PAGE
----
Concerning Ham's Sin

The year was 1997, and the action on the #bible BBS had been hot and heavy. A visitor had asked whether the Bible records Ham's having had homosexual relations with Noah, his father. He said tht his pastor had made that assertion in his homily earlier in that day, but our visitor did not think that was so. He asked the board to help him to know the truth that he might share with his pastor. I responded with the following post.


In their excellent hermeneutical text, How To Study The Bible For All Its Worth, Gordon Fee and Douglas Stuart warn of the theological danger of approaching Scripture searching for support for a pre-existing interpretation.

If one is convinced in his mind, for example, that Ham's sin (Genesis 9:22) was one of homosexual abuse of his drunken father and searches Scripture looking to "support" that position, his prejudice will likely color his interpretation of what he finds. Result? He will have "proven" that Ham sexually abused his father. It does not matter whether Scripture actually says is what he WANTED it to say.

I had not given much thought to the activities of Noah, Ham, Canaan, Shem and Japheth as recounted in Genesis 9:20-29 prior to your asking about them. When I read those verses again, I at first thought Ham's offense must have been one of homosexual abuse of his drunken father. After all, "uncover nakedness" is used in Leviticus 18 and elsewhere in Scripture in reference to a sexual act. Further study, using several translations of Scripture, soon revealed my error.

For illustration, the KJV provides this translation of Leviticus 18:8

The nakedness of thy father's wife shalt thou not uncover: it [is] thy father's nakedness.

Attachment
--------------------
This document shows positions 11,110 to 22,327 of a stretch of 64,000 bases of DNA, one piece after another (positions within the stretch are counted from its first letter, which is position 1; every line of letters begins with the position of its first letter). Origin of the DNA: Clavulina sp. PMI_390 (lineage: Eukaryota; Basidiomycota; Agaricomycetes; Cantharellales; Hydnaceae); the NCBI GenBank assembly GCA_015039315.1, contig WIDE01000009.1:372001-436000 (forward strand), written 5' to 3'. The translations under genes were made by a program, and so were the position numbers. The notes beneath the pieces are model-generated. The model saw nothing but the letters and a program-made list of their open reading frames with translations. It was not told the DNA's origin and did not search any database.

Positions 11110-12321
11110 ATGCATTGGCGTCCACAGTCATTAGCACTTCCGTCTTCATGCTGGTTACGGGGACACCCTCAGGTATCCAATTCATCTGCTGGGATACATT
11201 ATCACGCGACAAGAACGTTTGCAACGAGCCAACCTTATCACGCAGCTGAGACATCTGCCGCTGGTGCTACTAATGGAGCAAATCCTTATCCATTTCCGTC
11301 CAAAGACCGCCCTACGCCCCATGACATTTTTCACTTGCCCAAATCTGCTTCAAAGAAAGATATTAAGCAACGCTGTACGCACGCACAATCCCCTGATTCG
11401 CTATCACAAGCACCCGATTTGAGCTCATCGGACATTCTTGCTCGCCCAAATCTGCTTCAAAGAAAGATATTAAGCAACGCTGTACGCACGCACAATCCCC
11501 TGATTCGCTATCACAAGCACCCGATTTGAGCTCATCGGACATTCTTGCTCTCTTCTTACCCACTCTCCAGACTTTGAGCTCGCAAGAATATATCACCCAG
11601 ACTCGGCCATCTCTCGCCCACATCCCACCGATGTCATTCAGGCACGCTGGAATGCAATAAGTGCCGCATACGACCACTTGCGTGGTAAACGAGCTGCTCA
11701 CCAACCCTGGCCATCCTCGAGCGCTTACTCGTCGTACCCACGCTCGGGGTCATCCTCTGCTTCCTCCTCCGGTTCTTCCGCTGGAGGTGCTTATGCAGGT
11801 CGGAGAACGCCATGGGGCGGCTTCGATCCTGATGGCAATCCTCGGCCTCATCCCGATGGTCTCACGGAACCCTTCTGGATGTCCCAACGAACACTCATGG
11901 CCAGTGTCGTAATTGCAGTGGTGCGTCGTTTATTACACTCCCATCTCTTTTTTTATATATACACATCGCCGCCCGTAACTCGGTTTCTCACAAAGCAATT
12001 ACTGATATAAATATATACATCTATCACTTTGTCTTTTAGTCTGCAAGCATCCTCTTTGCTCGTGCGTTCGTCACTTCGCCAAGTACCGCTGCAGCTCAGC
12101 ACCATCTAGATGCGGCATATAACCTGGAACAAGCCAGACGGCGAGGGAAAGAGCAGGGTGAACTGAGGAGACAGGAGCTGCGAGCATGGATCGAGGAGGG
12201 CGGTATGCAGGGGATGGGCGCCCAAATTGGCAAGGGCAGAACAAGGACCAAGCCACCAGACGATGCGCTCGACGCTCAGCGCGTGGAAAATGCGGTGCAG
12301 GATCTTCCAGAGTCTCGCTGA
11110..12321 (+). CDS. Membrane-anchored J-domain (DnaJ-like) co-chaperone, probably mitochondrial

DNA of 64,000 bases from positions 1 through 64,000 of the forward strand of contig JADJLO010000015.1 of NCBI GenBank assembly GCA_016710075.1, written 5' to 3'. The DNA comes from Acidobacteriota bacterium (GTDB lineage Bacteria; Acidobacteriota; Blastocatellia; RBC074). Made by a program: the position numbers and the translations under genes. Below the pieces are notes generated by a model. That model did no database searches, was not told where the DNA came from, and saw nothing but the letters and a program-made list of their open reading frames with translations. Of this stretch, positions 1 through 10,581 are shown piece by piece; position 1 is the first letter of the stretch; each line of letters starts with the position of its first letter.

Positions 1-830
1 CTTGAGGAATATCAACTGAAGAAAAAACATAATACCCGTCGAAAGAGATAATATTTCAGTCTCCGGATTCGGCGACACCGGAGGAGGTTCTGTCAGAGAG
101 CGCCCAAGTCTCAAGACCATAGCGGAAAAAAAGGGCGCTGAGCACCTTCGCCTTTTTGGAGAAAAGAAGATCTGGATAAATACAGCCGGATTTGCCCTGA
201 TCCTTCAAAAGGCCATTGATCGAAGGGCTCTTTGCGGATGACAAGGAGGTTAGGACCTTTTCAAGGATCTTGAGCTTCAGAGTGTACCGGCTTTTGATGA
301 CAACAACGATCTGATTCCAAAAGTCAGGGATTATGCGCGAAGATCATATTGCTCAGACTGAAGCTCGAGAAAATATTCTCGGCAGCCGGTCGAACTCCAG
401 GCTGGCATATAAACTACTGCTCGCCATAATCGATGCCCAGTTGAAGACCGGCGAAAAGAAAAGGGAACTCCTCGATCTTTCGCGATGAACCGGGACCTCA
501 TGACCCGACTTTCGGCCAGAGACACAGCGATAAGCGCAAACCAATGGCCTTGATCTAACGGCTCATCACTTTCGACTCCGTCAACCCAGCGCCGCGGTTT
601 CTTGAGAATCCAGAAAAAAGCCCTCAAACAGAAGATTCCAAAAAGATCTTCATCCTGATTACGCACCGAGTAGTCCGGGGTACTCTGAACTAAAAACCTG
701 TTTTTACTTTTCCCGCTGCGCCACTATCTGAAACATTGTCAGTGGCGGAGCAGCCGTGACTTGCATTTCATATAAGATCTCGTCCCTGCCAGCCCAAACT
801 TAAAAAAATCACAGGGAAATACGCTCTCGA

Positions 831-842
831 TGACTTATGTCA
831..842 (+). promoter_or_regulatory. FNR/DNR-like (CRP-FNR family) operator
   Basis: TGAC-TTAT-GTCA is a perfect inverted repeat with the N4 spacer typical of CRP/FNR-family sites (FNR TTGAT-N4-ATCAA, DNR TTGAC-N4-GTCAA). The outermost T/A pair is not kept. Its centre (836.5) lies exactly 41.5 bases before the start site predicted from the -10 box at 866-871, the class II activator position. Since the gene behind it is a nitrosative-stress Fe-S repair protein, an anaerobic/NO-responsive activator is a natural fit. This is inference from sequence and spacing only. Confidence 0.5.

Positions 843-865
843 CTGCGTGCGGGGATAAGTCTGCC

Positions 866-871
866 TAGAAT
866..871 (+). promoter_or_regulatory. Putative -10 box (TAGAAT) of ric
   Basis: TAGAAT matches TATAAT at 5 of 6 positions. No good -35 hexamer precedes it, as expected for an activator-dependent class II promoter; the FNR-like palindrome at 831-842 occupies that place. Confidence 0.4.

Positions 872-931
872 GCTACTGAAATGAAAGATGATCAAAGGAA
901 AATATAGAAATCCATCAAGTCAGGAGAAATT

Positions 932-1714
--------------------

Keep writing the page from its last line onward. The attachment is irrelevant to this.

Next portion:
The NIV reads Leviticus 18:8 in this way:

Do not have sexual relations with your father's wife; that would dishonor your father.

In this instance, Scripture clearly is addressing incestual relations between a son and his mother. "Nakedness" is in reference to the sexual act.

Now, let us compare the readings the same translations provide for Genesis 9:22:


And Ham, the father of Canaan, saw the nakedness of his father, and told his two brethren without.


Ham, the father of Canaan, saw his father's nakedness and told his two brothers outside.

Neither translation treats "nakedness" as a sexual act. Therefore, there is no reason to read a homosexual, or any other type, activity into what clearly was a son's coming upon his drunken father, who was lying in a position which revealed his private parts. Then, the son went out to tell his older brothers what he had seen.

The Geneva Bible Notes agree Ham's sin was that he saw his father naked and failed in his obligation to honor and respect his father.

:22 And Ham, the father of {p} Canaan, saw the nakedness of his father, and {q} told his two brethren without.

(p) Of whom came the Canaanites that wicked nation, who were also cursed by God.